If I usually buy a sausage biscuit and a soda; now I’ll just buy the sausage biscuit. That means that even if they don’t lose me as a customer entirely – which is still possible – even while they keep me, they will profit less from me…
All thanks to Toni Preckwinkle and the Democratic majority Cook County Board of Confiscators.
The Reality of Margins
We just estimated the possibility that the place might make a dime on everything they sell, but we know that’s not true. In fact, the profit margin varies from product to product, sometimes wildly.
Some products are very low margin, some incredibly high. Each sandwich takes a different amount of time to prepare, includes a different array of ingredients, requires different advertising, and is made available in different combos.
The relative costs to each of those inputs are all calculated into their product pricing.
And which item on the menu tends to have the highest profit margin?
If you guessed “the drink”… you’re right.
The most popular drinks are made in soda machines. Minimal labor, inexpensive ingredients. For most fast food places, that three foot long soda dispenser is the most profitable piece of real estate in the store. The cost is so relatively low, they are able to stay in business just by selling a lot of drinks.
If they can convince every customer to buy a drink, then even if their food is incredibly cheap, they can make money. Did you ever think about what it costs a Wendy’s, Burger King, or Taco Bell to sell a couple of their basic junior burgers or tacos? These are cheap sandwiches; they don’t stay in business on these things.
The drink is their gold mine. No matter what you order, a drink makes your order profitable.
A drink keeps them in business.
And Toni Preckwinkle and the Democrat majority of the Cook County Board just took those drinks away from them, by creating an outrageous new tax that has infuriated the public.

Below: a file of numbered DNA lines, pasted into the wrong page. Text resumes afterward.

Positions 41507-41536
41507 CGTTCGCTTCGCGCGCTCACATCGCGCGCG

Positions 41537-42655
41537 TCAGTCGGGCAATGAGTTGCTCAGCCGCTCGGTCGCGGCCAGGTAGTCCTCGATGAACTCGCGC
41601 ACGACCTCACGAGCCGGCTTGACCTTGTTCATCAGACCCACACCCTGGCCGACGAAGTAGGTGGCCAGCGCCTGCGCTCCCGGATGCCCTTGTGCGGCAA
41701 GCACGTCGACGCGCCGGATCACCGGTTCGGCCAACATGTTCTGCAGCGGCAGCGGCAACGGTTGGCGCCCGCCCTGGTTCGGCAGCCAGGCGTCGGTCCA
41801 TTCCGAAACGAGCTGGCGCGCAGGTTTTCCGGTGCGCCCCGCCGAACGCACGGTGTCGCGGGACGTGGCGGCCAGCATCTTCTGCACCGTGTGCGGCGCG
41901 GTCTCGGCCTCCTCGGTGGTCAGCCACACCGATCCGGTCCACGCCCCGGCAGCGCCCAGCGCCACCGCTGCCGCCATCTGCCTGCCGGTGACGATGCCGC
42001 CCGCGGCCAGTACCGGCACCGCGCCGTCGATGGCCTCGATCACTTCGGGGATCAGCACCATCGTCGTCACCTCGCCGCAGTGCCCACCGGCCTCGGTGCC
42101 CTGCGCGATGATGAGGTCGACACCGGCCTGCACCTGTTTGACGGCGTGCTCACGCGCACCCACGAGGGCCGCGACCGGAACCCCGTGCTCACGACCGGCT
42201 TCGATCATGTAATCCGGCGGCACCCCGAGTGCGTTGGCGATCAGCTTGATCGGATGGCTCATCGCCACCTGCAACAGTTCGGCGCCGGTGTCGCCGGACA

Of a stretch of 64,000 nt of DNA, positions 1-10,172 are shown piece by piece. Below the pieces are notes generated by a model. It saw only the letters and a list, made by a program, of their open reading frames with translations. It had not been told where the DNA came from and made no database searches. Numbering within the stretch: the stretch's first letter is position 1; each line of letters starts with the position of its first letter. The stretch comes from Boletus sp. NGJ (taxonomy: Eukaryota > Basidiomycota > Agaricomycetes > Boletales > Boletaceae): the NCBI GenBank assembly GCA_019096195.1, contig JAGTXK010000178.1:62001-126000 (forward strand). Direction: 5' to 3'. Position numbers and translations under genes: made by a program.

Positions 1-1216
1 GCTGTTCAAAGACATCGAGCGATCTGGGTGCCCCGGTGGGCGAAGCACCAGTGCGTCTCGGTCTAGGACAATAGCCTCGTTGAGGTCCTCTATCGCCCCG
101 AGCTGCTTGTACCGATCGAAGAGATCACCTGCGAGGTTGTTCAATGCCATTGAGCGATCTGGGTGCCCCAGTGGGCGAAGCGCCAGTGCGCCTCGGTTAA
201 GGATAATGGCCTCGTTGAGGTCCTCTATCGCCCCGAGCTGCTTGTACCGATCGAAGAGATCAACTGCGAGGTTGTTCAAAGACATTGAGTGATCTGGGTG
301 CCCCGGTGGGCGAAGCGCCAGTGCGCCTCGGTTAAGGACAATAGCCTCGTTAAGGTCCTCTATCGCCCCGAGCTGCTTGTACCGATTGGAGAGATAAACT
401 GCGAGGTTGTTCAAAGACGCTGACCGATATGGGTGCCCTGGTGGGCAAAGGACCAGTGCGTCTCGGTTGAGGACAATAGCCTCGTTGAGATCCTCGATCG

Even if these places don’t lose all their customers… even if their customers just adjust to the situation by reducing their purchases of the products hit by this tax… it will hurt the fast food places as hard as it would have hurt if customers abandoned them entirely… because what’s been taken off the table is the profit-engine that kept them in business all along.
If Toni Preckwinkle and the Chicago Democratic Party had just issued an order that all the fast food places in Cook County have to shut down tomorrow, leaving their tens of thousands of employees unemployed, they’d have been taken to the Supreme Court for it immediately.
So they just did the next best thing.
Toni Preckwinkle and her Democrats just chose to put tens of thousands of poor people out of work – to rob our youth and our part timers and our senior citizens of their jobs as cashiers or drive through order takers or fry cooks – by creating a new tax.
The Cook County Board can create massive unemployment with the stroke of a pen. It’s their specialty.
Don’t ever accuse the Democrats of being inefficient. They’re very efficient. The problem is their motives… and their economics… and their greed.
Copyright 2017 John F. Di Leo
John F. Di Leo is a Chicagoland-based trade compliance manager, writer, and actor. His columns are regularly found in Illinois Review.